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Inspired by this question. I would like to remap Caps Lock to escape, but only when I am in vim. I would like to keep Caps Lock untouched while not in vim.

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Does it matter to you if it is remapped system wide when vim is opened? –  Seamus Jun 9 '10 at 19:32
    
@Seamus: It wouldn't be ideal, but it would be better than a persistent system-wide remap. –  Matthew Jun 10 '10 at 4:40
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Then you can write a shell script wrapper for vim, that uses xmodmap to change your key bindings. The settings would persist system wide until you quit vim. You would have to also store the total number of open vims somewhere persistent so that you dont change the mappings back until after all of the vims are closed. You would also have to find some one who knows what they are doing with bash (not me, unfortunately). –  Seamus Jun 10 '10 at 20:26

3 Answers 3

up vote 3 down vote accepted

If modifier keys are pressed they are not passed to applications by the OS before any other key is pressed.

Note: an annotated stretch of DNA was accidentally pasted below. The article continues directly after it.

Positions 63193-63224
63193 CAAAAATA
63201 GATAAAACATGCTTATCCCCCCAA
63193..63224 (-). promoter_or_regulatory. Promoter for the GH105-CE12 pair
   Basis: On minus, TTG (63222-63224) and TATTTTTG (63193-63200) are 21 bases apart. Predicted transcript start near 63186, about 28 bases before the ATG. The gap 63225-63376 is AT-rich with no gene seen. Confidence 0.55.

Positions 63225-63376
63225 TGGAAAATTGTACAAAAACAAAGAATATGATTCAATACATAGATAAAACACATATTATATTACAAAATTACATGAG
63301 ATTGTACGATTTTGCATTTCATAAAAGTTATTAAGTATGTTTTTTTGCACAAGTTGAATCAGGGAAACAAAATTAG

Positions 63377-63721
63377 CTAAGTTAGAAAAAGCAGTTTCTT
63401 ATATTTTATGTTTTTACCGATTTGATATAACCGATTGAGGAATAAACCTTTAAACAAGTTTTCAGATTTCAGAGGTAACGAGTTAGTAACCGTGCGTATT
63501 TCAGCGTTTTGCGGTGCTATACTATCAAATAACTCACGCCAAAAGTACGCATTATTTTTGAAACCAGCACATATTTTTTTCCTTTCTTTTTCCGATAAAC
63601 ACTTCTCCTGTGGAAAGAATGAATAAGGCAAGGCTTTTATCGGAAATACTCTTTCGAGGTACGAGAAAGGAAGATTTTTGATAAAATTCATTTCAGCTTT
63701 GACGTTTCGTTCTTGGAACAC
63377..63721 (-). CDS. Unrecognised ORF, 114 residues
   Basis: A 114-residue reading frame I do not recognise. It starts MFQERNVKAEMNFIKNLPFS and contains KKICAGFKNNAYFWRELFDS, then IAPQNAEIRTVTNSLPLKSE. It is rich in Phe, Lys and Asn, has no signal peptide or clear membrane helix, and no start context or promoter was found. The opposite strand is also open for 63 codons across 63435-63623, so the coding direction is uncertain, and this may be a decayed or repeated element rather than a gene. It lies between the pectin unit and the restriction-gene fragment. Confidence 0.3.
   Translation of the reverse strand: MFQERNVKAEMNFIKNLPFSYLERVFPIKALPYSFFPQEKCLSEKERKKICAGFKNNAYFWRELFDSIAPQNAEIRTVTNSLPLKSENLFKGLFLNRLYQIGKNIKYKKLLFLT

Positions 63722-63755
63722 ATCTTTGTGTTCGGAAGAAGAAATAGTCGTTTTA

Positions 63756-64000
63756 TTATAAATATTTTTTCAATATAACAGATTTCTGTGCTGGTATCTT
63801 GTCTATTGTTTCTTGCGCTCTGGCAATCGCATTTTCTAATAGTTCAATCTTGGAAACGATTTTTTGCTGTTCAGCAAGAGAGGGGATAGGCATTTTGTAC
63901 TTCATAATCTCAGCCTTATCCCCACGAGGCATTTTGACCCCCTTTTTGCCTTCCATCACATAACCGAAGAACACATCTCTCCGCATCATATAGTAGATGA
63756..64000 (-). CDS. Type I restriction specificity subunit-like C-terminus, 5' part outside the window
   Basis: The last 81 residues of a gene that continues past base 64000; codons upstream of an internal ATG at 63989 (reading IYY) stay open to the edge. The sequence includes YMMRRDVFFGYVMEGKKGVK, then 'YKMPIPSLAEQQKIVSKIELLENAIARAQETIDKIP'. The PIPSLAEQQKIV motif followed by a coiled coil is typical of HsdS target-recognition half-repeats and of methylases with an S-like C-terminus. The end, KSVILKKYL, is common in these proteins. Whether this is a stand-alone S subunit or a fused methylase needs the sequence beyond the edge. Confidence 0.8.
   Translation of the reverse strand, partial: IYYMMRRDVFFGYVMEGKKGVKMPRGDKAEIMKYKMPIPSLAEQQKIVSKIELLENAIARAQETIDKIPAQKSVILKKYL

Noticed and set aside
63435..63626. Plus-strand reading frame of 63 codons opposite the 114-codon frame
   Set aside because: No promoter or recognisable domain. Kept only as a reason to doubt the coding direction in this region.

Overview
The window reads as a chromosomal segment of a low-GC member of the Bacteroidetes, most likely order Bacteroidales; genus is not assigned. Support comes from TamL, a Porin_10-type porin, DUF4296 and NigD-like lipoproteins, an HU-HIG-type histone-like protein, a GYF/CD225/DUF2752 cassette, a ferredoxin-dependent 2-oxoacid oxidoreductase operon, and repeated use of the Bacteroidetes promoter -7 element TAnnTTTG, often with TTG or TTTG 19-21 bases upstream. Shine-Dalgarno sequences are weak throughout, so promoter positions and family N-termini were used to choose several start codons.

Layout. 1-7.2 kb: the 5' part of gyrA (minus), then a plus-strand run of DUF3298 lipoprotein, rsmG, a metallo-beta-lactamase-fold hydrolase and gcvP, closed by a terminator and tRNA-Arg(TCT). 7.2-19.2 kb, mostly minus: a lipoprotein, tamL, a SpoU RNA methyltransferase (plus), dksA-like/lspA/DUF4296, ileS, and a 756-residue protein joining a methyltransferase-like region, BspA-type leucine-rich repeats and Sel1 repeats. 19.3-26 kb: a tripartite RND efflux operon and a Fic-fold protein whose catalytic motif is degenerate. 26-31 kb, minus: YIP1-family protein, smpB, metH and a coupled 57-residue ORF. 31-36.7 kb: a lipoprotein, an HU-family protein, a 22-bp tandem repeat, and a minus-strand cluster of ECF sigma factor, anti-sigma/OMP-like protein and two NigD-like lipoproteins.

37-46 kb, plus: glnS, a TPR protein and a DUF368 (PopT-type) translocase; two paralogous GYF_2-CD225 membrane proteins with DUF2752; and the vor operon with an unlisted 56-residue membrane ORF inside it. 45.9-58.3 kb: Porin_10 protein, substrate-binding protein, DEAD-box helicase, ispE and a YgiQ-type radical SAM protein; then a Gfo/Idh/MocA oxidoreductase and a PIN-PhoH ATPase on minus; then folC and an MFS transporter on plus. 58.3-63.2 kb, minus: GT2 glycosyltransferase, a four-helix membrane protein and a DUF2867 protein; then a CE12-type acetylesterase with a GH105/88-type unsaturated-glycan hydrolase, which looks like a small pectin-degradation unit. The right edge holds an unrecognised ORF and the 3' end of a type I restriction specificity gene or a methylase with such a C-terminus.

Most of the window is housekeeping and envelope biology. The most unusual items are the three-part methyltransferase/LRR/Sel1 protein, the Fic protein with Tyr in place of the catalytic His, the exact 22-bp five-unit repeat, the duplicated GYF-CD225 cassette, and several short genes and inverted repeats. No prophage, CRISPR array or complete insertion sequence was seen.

Therefor it is not possible to map a single capslock, shift or ctrl key press in applications without remaping it globaly.

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This may not be the answer you're looking for, and I don't want to start a religious debate, but this is what emacs is good for. As with emacs, you can remap keys and write your own extensions for it.

I don't think this is possible right off the bat with vim.

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Are you sure that emacs itself can remap caps lock? I don't think a press of caps lock will normally be relayed to an application, but that it will simply modify what is sent afterwards. Otherwise, I agree: with vim, as with emacs, it's possible to implement extensions that use custom keymappings. –  intuited Jun 8 '10 at 21:30

I tried doing the same thing and could not find a way to do it. It seems that Vim doesn't see CapsLock as a modifier key, so you can't create a mapping for it.

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